Born to lose, I've lived my life in vain.

As the iron rested, Peggy twisted the small, diamond ring on her left hand, as if it might be tight. Bobby leaned out of the bathroom in his boxer shorts, shaving cream on his face and an unfiltered cigarette stuck to his lip.

"Did you make any coffee?"  He called out, the cigarette flapping up and down.  Peggy sighed,

"No, I'm ironing your pants."

She thought she had loved him once, but that was so long ago. Peggy wished she could be a better housewife and have Bobby's uniforms ready and all, but she really hated ironing, and the afternoons were so warm that they made her sleepy. Peggy twisted the ring around her finger.  

"Is there any coffee left in the pot or did you boil it dry?"  The smell of burned coffee wafted throughout the house.  Peggy pulled up her apron and used it as a potholder to pour a cup of coffee. 

Bobby left for work and Peggy sat in a chair smoking his cigarette butts staring at the picture of Hawaii on the kitchen calendar, twisting the ring, she sat there daydreaming about places she had never been to keep from getting blue.

 photo supplied by the author

photo supplied by the author

- Nicole Chakalis is an MFA alum in Creative Writing from Columbia College Chicago. She studied at the University of Havana and received the Sylvia McNair Award for Travel Writing. Nicole was the recipient of a fellowship at the Ragdale Artists Residence and the featured reader at 2nd Story during Story Week 2014.  


How to Set a Table

Set the table early. With precision. Unfurl the tablecloth. Release its starchy scent into the morning air. Run your hands over it. Take care that the cutlery is polished to a fine shine. Check the place mats for smudges. They are immaculate but wipe them over just in case before setting down the china plate. God forbid there be even a speck of dirt.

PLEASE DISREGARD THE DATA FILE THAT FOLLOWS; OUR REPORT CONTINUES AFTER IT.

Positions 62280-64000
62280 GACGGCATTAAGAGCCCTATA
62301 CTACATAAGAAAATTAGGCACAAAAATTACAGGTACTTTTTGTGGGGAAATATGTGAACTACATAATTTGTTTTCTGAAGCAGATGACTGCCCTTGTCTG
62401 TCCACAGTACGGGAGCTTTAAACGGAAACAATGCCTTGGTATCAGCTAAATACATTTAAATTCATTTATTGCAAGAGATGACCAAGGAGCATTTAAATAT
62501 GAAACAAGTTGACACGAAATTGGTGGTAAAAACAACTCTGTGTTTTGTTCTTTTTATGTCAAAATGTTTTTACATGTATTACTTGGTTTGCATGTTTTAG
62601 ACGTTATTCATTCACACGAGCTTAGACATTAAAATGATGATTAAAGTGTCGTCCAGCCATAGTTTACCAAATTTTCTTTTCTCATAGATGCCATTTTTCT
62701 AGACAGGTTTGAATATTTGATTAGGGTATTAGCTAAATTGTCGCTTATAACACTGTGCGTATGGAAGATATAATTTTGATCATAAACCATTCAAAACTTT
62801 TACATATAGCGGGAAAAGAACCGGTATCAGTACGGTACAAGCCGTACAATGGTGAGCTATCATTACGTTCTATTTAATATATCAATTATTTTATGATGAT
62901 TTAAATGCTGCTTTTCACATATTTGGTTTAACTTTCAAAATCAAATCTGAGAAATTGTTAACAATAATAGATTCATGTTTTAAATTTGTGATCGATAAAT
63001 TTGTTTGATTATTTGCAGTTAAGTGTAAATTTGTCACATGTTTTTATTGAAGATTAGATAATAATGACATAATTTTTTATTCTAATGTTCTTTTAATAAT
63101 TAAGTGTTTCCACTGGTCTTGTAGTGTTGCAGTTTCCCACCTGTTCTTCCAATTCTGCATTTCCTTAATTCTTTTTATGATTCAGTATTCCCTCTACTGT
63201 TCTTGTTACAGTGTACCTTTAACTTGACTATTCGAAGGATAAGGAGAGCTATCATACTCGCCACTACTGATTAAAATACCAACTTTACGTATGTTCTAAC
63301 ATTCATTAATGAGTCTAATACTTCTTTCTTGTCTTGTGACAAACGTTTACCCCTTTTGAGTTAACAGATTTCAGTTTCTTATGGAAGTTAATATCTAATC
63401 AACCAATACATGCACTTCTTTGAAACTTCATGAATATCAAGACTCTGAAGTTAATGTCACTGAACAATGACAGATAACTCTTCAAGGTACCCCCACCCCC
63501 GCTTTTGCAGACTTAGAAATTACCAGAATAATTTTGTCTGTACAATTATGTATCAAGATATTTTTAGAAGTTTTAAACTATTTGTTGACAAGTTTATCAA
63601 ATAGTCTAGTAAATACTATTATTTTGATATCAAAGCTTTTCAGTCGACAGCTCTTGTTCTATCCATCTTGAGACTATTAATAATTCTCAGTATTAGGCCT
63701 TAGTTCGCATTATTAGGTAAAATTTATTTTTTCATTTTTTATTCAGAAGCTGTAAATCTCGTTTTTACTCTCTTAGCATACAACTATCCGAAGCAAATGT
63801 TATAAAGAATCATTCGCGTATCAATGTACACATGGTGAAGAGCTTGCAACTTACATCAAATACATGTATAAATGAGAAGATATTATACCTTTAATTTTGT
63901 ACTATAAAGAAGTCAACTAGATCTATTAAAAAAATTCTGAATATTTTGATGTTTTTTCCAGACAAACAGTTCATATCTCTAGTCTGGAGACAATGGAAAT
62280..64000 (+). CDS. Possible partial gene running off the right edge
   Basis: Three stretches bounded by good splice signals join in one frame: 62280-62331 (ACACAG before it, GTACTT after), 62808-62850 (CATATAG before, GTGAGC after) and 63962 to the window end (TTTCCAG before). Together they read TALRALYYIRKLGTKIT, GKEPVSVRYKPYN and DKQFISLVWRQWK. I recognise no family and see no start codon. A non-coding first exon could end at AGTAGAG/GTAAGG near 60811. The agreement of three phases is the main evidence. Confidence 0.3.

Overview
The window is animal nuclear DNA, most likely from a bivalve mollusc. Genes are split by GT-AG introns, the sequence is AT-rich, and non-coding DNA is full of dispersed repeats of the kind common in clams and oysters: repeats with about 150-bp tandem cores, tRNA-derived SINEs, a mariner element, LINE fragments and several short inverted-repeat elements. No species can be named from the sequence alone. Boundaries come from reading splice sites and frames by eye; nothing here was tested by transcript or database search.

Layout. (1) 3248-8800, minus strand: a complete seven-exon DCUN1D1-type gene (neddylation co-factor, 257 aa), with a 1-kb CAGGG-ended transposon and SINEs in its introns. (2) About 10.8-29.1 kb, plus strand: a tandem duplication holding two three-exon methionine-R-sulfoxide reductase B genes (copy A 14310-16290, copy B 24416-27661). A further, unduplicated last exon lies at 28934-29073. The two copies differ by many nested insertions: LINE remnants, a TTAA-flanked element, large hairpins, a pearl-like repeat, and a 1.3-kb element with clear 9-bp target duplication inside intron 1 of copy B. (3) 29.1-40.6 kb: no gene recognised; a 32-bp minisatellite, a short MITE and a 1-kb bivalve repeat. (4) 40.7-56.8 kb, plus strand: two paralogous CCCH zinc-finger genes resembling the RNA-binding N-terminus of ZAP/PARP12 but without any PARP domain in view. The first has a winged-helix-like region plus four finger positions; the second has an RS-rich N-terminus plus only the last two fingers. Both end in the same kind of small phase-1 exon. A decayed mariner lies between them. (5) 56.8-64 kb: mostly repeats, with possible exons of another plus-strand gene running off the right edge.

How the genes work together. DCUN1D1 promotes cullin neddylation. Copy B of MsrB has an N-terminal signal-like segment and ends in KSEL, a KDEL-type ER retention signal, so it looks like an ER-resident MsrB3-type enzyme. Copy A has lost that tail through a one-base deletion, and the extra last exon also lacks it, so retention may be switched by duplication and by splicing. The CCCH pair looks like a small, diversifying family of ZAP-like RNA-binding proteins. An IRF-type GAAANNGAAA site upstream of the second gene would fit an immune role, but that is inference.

Fork to the left of the plate, knife to the right, blade pointing inwards because outwards would be rude. Place the soup spoon, because there is always soup, even in summer, to the right of the knife. The dessert spoon and fork face left and should be set above the plate, but not too close because people move their plates when eating. The wine glass, delicate and long-stemmed, goes to the right, and after that the tumbler for cold drinks. The napkin, matching the tablecloth, should be folded into a neat triangle and fixed under the fork.

 photo by  Emily Chen-Morris

photo by Emily Chen-Morris

For special occasions, fold the napkin into a lily and sit it in the center of the plate. This will be a nice touch that your dinner guests will appreciate.

Step back and survey your dinner table waiting quietly, obediently, for the guests to arrive. Be ready at least fifteen minutes before the appointed time. Laugh when they arrive, fashionably late, and tell them it was no bother at all. This is how you were brought up and you do this all the time, you really do.